Another Hasidic lawmaker?
The new upstate district has approximately 71,000 voters -– including 42,000 who live in the heavily-Hasidic Town of Ramapo, according to Yossi Gestetner, a marketing executive and head of the Orthodox Jewish Public Affairs Council (OJPAC). The district also has a significant African American and Haitian American population. The election of a Hasidic representative is not guaranteed.
Greenfield, of the Met Council, described the new district as a “tremendous step forward” for the Orthodox community in Rockland County because it will give them a chance to send one of their own to Albany. Weider, the Orthodox county legislator who is considering running for the seat, received 40% of the vote as the Democratic nominee in the neighboring 98th Assembly district in 2016, the year Donald Trump won the presidency. Many consider him a frontrunner for new district in this year’s general election if he wins the primary.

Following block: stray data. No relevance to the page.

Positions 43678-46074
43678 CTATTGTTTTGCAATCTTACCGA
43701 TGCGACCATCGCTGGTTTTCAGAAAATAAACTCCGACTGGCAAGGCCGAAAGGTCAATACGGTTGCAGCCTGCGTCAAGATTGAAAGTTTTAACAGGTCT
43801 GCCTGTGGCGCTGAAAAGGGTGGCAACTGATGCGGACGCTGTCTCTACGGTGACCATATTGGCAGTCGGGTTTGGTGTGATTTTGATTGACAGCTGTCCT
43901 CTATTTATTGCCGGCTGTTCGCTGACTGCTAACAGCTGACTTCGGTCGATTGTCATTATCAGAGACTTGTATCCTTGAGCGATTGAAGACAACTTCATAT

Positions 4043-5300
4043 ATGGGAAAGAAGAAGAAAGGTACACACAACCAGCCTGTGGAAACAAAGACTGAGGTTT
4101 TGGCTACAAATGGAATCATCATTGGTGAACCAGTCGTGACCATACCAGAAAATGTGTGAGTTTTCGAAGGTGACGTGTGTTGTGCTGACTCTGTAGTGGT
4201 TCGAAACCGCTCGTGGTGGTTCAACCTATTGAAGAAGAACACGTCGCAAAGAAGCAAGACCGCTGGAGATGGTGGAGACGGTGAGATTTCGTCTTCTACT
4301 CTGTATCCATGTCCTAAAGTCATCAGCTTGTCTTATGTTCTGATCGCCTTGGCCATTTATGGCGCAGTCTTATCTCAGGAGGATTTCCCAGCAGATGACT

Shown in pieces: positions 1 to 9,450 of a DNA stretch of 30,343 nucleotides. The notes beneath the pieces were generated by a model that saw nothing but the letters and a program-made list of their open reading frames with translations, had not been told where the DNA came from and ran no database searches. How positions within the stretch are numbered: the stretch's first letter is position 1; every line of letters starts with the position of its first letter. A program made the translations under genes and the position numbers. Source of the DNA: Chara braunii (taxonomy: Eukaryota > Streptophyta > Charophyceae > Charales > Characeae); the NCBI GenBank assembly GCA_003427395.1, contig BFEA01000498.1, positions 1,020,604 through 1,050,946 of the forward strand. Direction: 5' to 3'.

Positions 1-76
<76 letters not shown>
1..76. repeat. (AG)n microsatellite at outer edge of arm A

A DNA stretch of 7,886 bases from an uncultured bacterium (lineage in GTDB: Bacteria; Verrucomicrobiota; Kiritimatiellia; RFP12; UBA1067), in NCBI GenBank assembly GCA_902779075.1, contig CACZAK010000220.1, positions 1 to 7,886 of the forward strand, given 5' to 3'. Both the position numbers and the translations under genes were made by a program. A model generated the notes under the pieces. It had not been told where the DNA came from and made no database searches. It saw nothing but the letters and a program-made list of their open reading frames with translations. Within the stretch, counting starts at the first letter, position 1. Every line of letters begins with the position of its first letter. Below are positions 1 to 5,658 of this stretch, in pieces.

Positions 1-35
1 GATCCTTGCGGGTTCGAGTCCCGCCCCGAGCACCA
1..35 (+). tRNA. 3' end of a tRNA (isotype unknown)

But Gestetner pointed out that though the district would be majority Orthodox, its electorate might not be, because a large portion of the community is under 18. “This community has been sandbagged because the largest population growth in Rockland County the last decade was among Orthodox Jews, yet chunks of this population are simply not in this district,” said Gestetner.
The Orthodox deserved a much more favorable outcome from redistricting, he said, calling it “a cheap if not bigoted effort” to keep Orthodox Jews “at an electoral and legislative disadvantage.”
Weider, whose district was only 10% Jewish when he first ran for the Rockland County legislature, said he has proved that he can win the support of other minority voting blocs. “I know how to build bridges, maintain bridges and enhance bridges,” Weider said. “I have done that for my entire district and hopefully, if I decide to run for the Assembly, I will continue in that fashion.”
Lawler, who now represents the district, lives in the Republican-leaning Town of Orangetown. He wrote in an email to supporters on Wednesday that he would consider running for Congress in the redrawn 17th congressional district, which has become more favorable for Republicans since 2020.